† A Reformation many of our churches are suffering for.

1 Crosby's Hist. Eng. Baptists, vol. 4, pp. 293-295.


An act of a General Assembly of these same Baptists, held in London, from May the 3d to May the 24th, 1692, reads: “That all churches make quarterly collections, in what method they think best for the encouragement of the ministry, by helping those ministers that are poor, and to educate brethren that may be approved, to learn the knowledge of those tongues, wherein the Scriptures are written.”1


Says Ivimey of the English Baptist church of this period: “Their example, too, is worthy of imitation, as they strove to promote General Association of the churches who were agreed in doctrine and discipline; in providing the advantages of literature for young ministers; and in catechising the children of the congregation. The weekly money subscription …was adopted and recommended by a general assembly of the ministers and messengers of more than one hundred churches in London in 1689.”2


In the beginning of the last century Thomas Hollis, a London merchant, and whom Crosby calls “a Baptist by profession” and who wrote of himself, “who profess myself a Baptist,”3 in the Harvard College founded two professorships, one for divinity, the other for mathematics and material and experimental philosophy. Out of the incomes as interest of his donations, he ordered four score pounds per annum in our money to each of the professors, and ten pounds apiece per annum to ten poor scholars of laudable character, designed for the work of the gospel ministry, as a help to defray the charge of their education.”4 *


*Crosby's last volume of History was published A. D.1740; Ivimey's in 1830. Crosby's was published long before the split; Ivimey's when it was occurring. About 1792 —long before the “split” was thought of or an Anti-mission Baptist existed — the “Particular Baptist Society for Propagating the Gospel Among the Heathen” was organized.


1 Crosby's Hist. Eng. Baptists, vol. 3, p. 265, Goadby's Bye Paths to Bap. Hist., p. 209.

2 Ivimey's Hist. Eng. Bap., vol. 2, p. 10; of its introduction.

3 Crosby's Hist. Eng. Bap., vol. 4. p.206; Backus' Hist. Bap., vol. 1, p. 510.

4 Crosby's Hist. Eng. Bap., vol. 4, p. 229; Backus' Hist. Bap., vol. 1, pp. 495-512.


The Somerset Association, in England, at its meeting in 1655, recommended that the churches “follow after largeness of heart …in the maintenance of those who dispense the word unto you, that such dispensers may give themselves wholly unto the work.”1


The Midland Association, in England, at its meeting in 1655, made a similar recommendation, and that, by money, the churches enter into “a joint carrying on of any part of the work of the Lord.''2


On Mr. Hardcastle, accepting the call of the Broadmead church, 1671, we read: “They subscribed every one according to their ability …to be delivered twenty pounds † each quarter to the said pastor. And that it might be paid, it was ordered that every person bring in their quarterage a month before every usual quarter of the year. And so they all that could give came one after another into the said room, and told what they were of themselves free to pay, and then straightway returned out of the room into the meeting again. …It pleased the Lord to stir up their hearts to raise the said sum of eighty pounds per annum; for some servants subscribed ten shillings * per year, others six shillings; other members mean in the world, but rich in grace, gave ten shillings, others twenty, some thirty shillings, some others forty shillings, some fifty shillings, some three pounds, some four pounds per annum, one five pounds, and another six pounds per annum. Of those who subscribed to the pastor's maintenance there is to be observed the grace of God in some.  One aged brother, named Henry…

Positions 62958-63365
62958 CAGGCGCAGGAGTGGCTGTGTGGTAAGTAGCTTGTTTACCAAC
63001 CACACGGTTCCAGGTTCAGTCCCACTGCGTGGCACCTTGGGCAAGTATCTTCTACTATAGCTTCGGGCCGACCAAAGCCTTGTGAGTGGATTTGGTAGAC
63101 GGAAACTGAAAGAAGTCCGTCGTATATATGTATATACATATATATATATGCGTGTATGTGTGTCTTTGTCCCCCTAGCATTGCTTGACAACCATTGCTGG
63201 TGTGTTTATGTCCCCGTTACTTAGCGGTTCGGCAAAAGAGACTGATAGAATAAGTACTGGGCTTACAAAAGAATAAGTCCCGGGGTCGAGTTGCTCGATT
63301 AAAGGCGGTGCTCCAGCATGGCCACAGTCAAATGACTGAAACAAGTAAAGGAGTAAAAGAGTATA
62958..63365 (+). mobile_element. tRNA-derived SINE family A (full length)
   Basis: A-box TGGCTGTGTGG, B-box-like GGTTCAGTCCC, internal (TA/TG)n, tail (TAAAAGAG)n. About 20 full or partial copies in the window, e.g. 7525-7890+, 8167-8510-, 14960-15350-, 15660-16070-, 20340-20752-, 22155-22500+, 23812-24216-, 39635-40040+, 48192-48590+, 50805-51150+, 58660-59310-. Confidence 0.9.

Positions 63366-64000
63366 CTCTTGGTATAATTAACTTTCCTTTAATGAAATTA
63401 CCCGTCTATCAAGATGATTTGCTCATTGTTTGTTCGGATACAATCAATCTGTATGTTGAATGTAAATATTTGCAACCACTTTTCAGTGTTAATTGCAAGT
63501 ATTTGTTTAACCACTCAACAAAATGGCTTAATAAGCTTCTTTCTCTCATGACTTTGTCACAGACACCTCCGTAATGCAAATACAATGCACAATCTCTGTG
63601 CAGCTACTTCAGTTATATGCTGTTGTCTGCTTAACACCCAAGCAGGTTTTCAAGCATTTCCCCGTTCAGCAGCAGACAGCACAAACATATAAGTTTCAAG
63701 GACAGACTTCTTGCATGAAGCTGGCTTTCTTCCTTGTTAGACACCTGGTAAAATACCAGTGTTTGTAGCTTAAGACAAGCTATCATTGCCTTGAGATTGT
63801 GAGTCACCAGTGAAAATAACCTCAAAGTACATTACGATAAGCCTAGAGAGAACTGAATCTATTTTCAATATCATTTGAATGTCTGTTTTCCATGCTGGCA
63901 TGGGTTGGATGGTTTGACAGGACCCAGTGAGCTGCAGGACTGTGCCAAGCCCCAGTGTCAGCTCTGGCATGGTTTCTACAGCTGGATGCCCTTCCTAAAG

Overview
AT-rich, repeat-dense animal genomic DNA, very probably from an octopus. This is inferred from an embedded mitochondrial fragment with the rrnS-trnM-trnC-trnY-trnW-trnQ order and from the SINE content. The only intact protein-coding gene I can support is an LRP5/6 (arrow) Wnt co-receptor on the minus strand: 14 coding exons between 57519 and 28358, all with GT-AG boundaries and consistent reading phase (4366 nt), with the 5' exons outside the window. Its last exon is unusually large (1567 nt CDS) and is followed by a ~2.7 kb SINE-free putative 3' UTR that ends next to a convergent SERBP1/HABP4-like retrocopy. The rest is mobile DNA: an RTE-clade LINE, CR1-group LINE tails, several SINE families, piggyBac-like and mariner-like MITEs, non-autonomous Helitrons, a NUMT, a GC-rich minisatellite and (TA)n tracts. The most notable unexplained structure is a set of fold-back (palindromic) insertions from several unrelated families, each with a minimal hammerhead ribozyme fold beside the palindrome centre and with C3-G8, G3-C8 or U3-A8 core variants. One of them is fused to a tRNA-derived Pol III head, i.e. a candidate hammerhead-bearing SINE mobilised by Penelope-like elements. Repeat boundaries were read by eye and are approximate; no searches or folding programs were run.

† This was $397.26 per year — a much better support than pastors now generally receive.

* About $2.40. Think of this as the life of the genuine “Old Baptist,” when we have men in our churches owning fine farms who do not give this much!

1 Goadby's Bye Paths to Bap. Hist., p. 184.

2 Idem, p. 187; Andrew Fuller's Works, vol. 1, p. 52.


Pierce, a very mean poor man to appearance, in person and habit, and by profession or trade but a journeyman or shoemaker, that lived up in a cock-loft, yet his heart was so enlarged for and by the Lord that he would subscribe, and did pay, not less than twenty shillings per annum. And one other member, a sister named Margaret Webb, that had two children to maintain, that lived very near, and took great care to carry the world about, to live therein honestly toward all and labored very hard so to do, yet she would subscribe towards the carrying on of the gospel, and did pay forty shillings per year. Which example did provoke, if not shame, * others.”1  Eight years after this, this good sister died, and the records of this church read: “Sister Webb, one of the deaconesses, was interred after the meeting was done at Walbarrows. She was about sixty-four years of age. …She left a good savour behind her; did much good with her little. She labored hard in her way of distilling waters, and gave constantly while she lived forty shillings a year for the pastor and left fifty pounds for the use of the congregation.”2


Goadby says of English Baptists of the early part of the seventeenth century: “It was a standing rule in most of their churches that all absent members should send their weekly contribution to the church's treasury, † …Therefore are not many indications in the middle of the seventeenth century that the Baptists had any great need to spur the flagging generosity of their members. It is…


* Let this have the same effect on the illiberal soul who reads this. This amount was about $10.60.